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I am trying to spec out a server machine to run VMWare ESX/ESXi to host about 3-4 VM's. They will likely be hosting VM's running IIS, Apache and BIND. We don't have a huge budget for this and to a certain degree this is an experiment in virtualization. If it works, we will apply this solution to the rest of our data center.

I am concerned about performance when using RAID technology across VM's on the same box. Does anyone have any advice/experiences they can share either in favor of RAID or opposed to it with multiple VM's (Hopefully we can avoid a general anti/pro-RAID argument). If your experience results in recommending against RAID in this case, how do you handle redundancy/availability? Thanks!

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Given your application profile (i.e. doesn't sound like it's going to be doing too much writing) I'd say you'll be just fine with R6. Oh and worry more about how many VMs you store in a single datastore/LUN (keep to less than 4 for decent performance) than how many VMs are managed by the array.

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Thanks! One VM will be running Windows, IIS, MySQL, PHP, FTP Server and will be primarily for web hosting. Second VM will be running Joomla CMS, MySQL, Apache, PHP. Third will be some Linux distro with Bind for a public DNS server (secondary or tertiary). – John Virgolino Oct 9 '09 at 23:40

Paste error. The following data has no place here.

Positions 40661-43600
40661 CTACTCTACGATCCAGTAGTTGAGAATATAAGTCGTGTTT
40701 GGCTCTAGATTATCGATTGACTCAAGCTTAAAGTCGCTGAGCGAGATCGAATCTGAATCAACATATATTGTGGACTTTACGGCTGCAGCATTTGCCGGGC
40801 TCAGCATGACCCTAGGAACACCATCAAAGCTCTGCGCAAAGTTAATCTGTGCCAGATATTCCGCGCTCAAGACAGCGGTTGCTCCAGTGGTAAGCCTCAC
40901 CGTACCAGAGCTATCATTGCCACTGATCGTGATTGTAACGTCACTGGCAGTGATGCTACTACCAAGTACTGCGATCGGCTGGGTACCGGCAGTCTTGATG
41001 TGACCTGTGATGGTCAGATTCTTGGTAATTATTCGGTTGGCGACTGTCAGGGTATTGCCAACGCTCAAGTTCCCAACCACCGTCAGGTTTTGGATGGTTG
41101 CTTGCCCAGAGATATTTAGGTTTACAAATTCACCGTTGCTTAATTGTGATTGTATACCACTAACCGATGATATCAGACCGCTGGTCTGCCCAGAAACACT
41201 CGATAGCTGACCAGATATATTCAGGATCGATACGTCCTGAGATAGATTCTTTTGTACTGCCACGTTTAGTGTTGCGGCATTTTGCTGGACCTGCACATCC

The best bang for the IOPS is RAID10 as you get redundancy and aggregation of all the disks potential for speed. RAID6 is slower than RAID5 for performance, and if you're doing databases and BIND you'll want that extra speed. RAID10 can be made from as few as 4 disks just like RAID6 so it's within your budget.

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With 3-4 VMs running on local storage unless you have horribly slow drives and a poor raid controller you won't have any problems. If you can't go to 15k scsi the use raid 10, if you can get the 15k scsi then any raid will perform sufficiently.

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I just had a box running VM, in this case over Windows Server 2003.

I'd recommend using at least 4 disks, in RAID10 configuration, giving enough IOPS and redundancy. The tricky question is the hardware compatibility with ESX as not all disk controllers are compatible.

In our experience, we run 8 VM's (Windows Server 2003) at very low capacity and the disk wasn't the problem.

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Downvoted for having a signature in all of your answers – GregD Dec 1 '09 at 21:18

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